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Old Jun 6, 2009, 3:53 PM   #1
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Default Variable Frame Rate HD Time Lapse Movie

I wish to make an HD quality time lapse movie of the view outside of my window. I have done some research and it seems like the best approach is to take a series of pictures and use a software program to combine them. I would have no problem doing this if I wanted to use a set capture rate...but I don't!

I want to vary the capture rate throughout the day. I want a short interval during the sunset, a medium interval during the day, and a very long interval during the night (not much to see, but I don't want to skip it). For example, daytime, 5am-8pm,1 image/min; sunset, 8pm-8:30pm, 10 images/min; night, 8:30pm-5am, 0.1 images/min.

Can you capture HD quality movies with a webcam or am I better off purchasing a DSLR? Is there a nice piece of software I could use to schedule the image capture as described above? Or am I going about this in the entirely wrong way?

If someone could describe how to achieve this I would be most grateful.

Mike
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Old Jun 6, 2009, 9:46 PM   #2
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Default Update

I have done some additional research since I posted earlier today. It looks like a DSLR is not a good choice for long term time lapse photography due to the shutter life. It seems that the preferred method is using a regular digital camera such as a canon powershot. Check out the following link for camera suggestions.... http://www.granitebaysoftware.com/TipCameras.aspx

This still doesn't solve my software/computer interface/timing problem. I have yet to find a software that will let me adjust the capture interval (and ideally image quality) based on a preset schedule.

Any suggestions or recommendations are greatly appreciated!
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Old Jun 6, 2009, 10:33 PM   #3
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What you are looking for is referred to as an intervalometer. Most are just a constant interval. Here is one that can hold up to 40 different programs, and the programs can be chained together. Targeted at slightly different uses, but it should work for your application.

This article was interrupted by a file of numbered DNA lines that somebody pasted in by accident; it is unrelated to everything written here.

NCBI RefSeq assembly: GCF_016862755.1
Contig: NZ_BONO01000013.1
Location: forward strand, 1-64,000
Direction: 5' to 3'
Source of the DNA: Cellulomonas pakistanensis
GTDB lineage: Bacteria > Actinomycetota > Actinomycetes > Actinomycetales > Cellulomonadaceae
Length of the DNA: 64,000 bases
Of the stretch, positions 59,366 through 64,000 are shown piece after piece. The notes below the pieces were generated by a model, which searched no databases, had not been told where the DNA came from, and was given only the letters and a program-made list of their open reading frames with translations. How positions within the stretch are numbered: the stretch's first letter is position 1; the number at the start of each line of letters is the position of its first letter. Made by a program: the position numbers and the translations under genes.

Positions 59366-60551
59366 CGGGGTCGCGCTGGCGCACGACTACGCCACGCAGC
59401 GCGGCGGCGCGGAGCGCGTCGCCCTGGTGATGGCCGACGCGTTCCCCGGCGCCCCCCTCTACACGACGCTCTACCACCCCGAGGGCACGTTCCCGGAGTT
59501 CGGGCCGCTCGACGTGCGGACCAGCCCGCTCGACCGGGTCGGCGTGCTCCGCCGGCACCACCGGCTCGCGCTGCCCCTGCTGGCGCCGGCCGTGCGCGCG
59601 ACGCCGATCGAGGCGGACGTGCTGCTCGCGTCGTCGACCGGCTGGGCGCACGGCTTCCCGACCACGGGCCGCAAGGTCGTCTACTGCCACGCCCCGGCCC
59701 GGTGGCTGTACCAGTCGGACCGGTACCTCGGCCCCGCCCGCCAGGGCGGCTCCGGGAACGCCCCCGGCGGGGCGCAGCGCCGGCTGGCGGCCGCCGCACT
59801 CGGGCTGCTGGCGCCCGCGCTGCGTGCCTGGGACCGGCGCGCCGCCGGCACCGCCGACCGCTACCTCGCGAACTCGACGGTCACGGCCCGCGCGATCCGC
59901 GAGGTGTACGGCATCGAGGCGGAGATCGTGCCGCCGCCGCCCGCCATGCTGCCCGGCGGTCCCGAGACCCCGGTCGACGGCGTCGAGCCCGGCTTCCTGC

http://www.bmumford.com/photo/camctlr.html
http://www.bmumford.com/photo/spec.html
It is going to take a bit of wiring, but it should be possible with this. The other option is to use a constant interval, and then delete frames.

dSLRs shutters do have a life time however it is 100,000 releases. P&S units are better in that they are essentially all electronic for the most part with little in the way of mechanical moving parts.

hope that helps....
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Old Jun 7, 2009, 2:59 AM   #4
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Default Helpful...but

Thanks for the recommendation. It does look like that intervalometer would do the trick but I am hoping to find a software based alternative (that is hopefully easier to program and cheaper!).

Although a shutter life of 100,000 releases sounds like quite a lot, it is just a little less than an hour of time lapse movie at 30 fps. I just did the calc and was very suprised...I guess I never realized how many frames are in a tv show or movie.

Does any know what the shutter life of a P&S is? Also, would a HD camcorder be an option to interface with a computer?

Again, thanks for the valuable input.

mw
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Old Jun 7, 2009, 10:36 AM   #5